Did you know that more than 50% of all small businesses fail in the first four years? Sadly, the leading cause of small business failure is incompetence and lack of experience. When starting a business, entrepreneurs need more than just a great idea and hard work. They need a solid legal structure for their new enterprise in order to avoid lengthy legal battles and other pitfalls that could destroy their business ventures.
Legal Documentation is Key to a Startup’s Success
When starting a new business, there are specific legal documents that all businesses need in order to truly succeed.
- Business Formation Documents – all business owners need to determine how they will form and operate their business. The right business formation will offer startups flexibility, while limiting personal liability for company obligations. Owners will need to consider the tax liabilities, benefits and disadvantages to operating as a corporation, an LLC, a partnership or a sole proprietorship. Making the wrong choice could be disastrous consequences for startups.
- Governing Documents – new businesses need to develop operating agreements or bylaws to describe how the business will be managed, the way the profits and losses are to be allocated, and what rights and responsibilities are shared by the various owners, shareholders, and officers.
- Intellectual Property Assignment Agreements – a large portion of startups are founded with a new idea, patent, or design. This intellectual property must be protected and accounted for. Without an intellectual property assignment agreement, the company may not actually own this intellectual property, increasing the likelihood of entering into lengthy disputes and protracted legal battles in the future.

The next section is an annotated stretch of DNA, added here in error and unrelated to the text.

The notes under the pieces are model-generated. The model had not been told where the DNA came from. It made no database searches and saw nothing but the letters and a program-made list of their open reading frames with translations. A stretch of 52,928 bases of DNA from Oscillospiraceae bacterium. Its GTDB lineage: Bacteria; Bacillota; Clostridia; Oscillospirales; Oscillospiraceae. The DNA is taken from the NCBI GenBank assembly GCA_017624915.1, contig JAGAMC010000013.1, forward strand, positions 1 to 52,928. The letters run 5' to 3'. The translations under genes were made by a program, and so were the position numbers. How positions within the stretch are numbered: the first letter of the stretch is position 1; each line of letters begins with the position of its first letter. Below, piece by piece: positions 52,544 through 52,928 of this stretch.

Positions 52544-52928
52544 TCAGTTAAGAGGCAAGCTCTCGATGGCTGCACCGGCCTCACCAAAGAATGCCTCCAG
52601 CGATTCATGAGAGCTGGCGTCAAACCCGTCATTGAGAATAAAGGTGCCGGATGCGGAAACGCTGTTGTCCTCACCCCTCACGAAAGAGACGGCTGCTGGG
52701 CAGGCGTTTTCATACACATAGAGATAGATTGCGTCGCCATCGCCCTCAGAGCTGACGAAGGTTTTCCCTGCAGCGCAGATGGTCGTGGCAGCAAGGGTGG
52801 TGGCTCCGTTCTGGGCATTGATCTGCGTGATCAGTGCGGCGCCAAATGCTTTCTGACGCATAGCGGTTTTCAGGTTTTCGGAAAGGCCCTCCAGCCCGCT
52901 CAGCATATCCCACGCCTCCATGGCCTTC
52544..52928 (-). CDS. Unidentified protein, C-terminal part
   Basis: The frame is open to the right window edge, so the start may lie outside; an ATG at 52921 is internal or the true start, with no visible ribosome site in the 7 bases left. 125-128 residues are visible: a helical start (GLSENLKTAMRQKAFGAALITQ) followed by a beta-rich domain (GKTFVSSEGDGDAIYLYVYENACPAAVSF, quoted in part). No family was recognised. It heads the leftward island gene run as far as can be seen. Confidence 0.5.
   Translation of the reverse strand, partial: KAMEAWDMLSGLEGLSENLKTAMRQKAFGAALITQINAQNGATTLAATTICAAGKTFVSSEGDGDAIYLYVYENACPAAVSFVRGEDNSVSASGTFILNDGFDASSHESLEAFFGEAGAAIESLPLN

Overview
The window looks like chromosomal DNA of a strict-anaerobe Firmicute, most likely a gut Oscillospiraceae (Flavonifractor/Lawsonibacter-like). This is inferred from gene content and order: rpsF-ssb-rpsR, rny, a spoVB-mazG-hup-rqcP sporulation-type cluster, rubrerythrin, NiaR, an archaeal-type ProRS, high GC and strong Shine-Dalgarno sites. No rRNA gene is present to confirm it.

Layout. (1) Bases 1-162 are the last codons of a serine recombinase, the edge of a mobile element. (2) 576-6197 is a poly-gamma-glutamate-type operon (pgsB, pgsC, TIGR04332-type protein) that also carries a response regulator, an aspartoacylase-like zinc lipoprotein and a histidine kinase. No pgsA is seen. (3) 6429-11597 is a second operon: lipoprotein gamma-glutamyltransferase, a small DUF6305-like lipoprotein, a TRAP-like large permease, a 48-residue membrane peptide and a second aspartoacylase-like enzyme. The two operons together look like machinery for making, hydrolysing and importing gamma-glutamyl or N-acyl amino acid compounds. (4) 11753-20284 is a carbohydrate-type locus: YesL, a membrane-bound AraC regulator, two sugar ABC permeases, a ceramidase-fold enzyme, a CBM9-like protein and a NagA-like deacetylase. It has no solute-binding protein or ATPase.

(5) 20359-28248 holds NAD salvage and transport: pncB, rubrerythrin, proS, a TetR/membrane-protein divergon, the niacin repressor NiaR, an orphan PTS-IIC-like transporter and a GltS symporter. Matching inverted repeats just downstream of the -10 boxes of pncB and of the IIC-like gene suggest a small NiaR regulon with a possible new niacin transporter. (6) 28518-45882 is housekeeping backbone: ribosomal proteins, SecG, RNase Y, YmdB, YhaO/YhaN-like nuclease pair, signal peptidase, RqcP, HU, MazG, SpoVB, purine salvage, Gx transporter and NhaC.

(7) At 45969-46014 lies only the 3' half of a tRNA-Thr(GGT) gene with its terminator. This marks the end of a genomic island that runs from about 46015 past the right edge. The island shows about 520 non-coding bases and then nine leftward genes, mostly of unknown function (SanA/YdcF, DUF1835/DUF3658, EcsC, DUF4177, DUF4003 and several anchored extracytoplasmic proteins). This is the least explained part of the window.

- Nondisclosure Agreements – a nondisclosure agreement protects a startup’s confidential information. This could be a secret recipe or a software design and it prevents that information from being released to competitors or to the general public. Anyone who has access to sensitive or confidential business information should be required to sign a nondisclosure agreement, including employees, vendors, and potential investors.
- Shareholder Agreements – these agreements often include buy-sell clauses that explain what happens when a shareholder decides to leave the company. Oftentimes, original founders must leave the company and move on to other ventures. When this occurs, it is important to have clearly defined rules defining the buying out process.
- Employee Contracts – Florida is an “at-will” state and employees are allowed to leave at any time and without notice. Employees are often critical to the success of a small business and a high turnover rate can spell doom for new startups. Employment contracts ensure that valuable and key members of the business team are under contract. They can also include noncompete agreements, arbitration clauses, and clearly defined benefit packages.
Contact Our Florida Business Attorneys
At the Law Offices of Todd M. Kurland, our Florida business lawyers have extensive experience helping small businesses protect themselves during the initial phases of business development and gain traction in today’s economy. Our law firm services all of South Florida, from Miami to Fort Lauderdale, West Palm Beach to Tampa. Contact us today at (561) 693-4524 for a consultation and review of your case. Your business IS our business.